Special Issue "Beyond Technical Aspects: Food Safety/Security from Multidisciplinary Perspectives"

A special issue of International Journal of Environmental Research and Public Health (ISSN 1660-4601).

Deadline for manuscript submissions: 31 December 2020.

Special Issue Editors

Dr. Fu-Sheng Tsai
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Guest Editor
Department of Business Administration, Cheng Shiu University, Taiwan
Interests: creativity; innovation; entrepreneurship; strategic knowledge and networks; value co-creation; sustainability
Special Issues and Collections in MDPI journals
Prof. Michael A. Gunderson
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Guest Editor
Center for Food and Agricultural Business, Department of Agricultural Economics, Purdue University, 403 W. State Street, 754J Krannert, West Lafayette, Indiana 47905, USA
Dr. Shalini Srivastava
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Guest Editor
Jaipuria Institute of Management, Noida

Special Issue Information

Dear Colleagues,

Food safety/security is becoming a fundamental theme centered in societal development. In this context, food safety demands multidisciplinary attention and efforts for advancing research and practices. Many of the critical issues in this phenomenological area are cross-disciplinary in nature but have been discussed and examined without going beyond technical issues, or a sole technical viewpoint. Hence, this Special Issue calls for papers that conceptually and/or empirically go beyond technical issues to examine important food safety issues through the lens of Environmental Science, Public Health, Psychology, Economics, Sociology, and/or even political perspectives. Diverse forms of articles (conceptual, empirical, critical commentary, etc.) and methodologies are welcome. Overall, we would love to see papers working on food safety imperatives revisited in a new context, or food safety imperatives revisited from new disciplinary perspective(s). With such a premise, recommended topics may include but are not limited to the following:

- Food supply chain logistics and management;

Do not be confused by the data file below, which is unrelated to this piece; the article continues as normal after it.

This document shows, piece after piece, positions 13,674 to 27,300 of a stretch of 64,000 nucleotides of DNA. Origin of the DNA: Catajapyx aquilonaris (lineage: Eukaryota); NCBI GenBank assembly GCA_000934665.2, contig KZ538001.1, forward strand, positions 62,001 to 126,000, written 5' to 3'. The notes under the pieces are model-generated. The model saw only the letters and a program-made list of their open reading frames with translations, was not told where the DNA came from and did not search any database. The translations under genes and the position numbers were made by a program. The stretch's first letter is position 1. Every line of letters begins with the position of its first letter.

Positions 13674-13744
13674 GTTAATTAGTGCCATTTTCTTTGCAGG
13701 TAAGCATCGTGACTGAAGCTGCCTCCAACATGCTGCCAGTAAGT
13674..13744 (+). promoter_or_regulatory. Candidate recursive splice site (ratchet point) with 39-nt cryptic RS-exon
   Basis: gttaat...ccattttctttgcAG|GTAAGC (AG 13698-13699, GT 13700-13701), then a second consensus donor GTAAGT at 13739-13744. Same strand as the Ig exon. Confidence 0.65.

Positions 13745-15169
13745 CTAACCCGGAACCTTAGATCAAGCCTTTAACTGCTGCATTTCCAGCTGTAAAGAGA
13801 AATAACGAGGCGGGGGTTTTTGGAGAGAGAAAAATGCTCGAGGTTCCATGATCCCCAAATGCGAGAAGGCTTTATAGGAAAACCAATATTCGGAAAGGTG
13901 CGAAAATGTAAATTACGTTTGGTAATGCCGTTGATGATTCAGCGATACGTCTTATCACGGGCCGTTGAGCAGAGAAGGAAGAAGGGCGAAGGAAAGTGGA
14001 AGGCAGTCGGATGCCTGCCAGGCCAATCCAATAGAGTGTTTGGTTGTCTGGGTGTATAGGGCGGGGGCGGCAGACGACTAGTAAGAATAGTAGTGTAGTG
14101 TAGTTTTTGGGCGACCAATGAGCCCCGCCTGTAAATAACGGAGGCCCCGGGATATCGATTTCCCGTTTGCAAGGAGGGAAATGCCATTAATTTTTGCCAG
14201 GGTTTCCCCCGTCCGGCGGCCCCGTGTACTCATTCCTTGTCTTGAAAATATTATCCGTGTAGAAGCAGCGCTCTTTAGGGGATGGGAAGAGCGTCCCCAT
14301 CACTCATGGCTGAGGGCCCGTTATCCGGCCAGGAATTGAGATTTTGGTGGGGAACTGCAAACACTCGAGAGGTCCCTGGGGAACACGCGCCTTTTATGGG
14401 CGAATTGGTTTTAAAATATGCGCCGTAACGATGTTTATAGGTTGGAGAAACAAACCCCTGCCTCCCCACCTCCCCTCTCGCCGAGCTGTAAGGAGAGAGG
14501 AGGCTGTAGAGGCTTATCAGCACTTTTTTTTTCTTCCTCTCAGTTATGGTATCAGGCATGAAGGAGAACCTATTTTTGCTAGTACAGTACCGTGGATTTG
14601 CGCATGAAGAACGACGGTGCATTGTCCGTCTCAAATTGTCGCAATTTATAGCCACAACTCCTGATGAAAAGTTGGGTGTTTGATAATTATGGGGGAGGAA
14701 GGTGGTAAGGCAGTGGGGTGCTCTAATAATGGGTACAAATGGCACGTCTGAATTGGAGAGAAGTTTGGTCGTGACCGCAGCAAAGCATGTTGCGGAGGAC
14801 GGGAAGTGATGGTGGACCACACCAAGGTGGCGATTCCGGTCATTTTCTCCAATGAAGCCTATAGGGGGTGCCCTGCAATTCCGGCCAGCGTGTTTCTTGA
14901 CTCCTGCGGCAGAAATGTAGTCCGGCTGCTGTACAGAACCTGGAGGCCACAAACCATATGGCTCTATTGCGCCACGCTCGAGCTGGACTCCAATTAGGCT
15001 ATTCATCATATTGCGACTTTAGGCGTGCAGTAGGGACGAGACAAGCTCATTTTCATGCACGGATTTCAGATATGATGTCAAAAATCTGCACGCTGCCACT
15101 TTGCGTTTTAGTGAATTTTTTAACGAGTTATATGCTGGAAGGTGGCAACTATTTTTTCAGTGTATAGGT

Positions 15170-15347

- Food safety policy and governance;

- New technology applications (e.g., big data, artificial intelligence, internet-of-things) in food safety;

- interdisciplinary theoretical integration for food safety issues;

- Case studies on food safety practices;

- Safety and quality issues in related products such as medicine;

- Knowledge management and educations for food safety;

- Decision-making and risk management for food safety;

- Food safety and marketing;

- New food safety governance theories and practices.

Important Dates Full paper submission deadline: 2020/12/1 Inquiry can be made to Prof. Fu-Sheng Tsai via email ([email protected] / [email protected] (please send to both email addresses)).

Dr. Fu-Sheng Tsai
Prof. Michael A. Gunderson
Dr. Shalini Srivastava
Guest Editors

Manuscript Submission Information

Manuscripts should be submitted online at www.mdpi.com by registering and logging in to this website. Once you are registered, click here to go to the submission form. Manuscripts can be submitted until the deadline. All papers will be peer-reviewed. Accepted papers will be published continuously in the journal (as soon as accepted) and will be listed together on the special issue website. Research articles, review articles as well as short communications are invited. For planned papers, a title and short abstract (about 100 words) can be sent to the Editorial Office for announcement on this website.

Submitted manuscripts should not have been published previously, nor be under consideration for publication elsewhere (except conference proceedings papers). All manuscripts are thoroughly refereed through a single-blind peer-review process. A guide for authors and other relevant information for submission of manuscripts is available on the Instructions for Authors page. International Journal of Environmental Research and Public Health is an international peer-reviewed open access semimonthly journal published by MDPI.

Please visit the Instructions for Authors page before submitting a manuscript. The Article Processing Charge (APC) for publication in this open access journal is 1800 CHF (Swiss Francs). Submitted papers should be well formatted and use good English. Authors may use MDPI's English editing service prior to publication or during author revisions.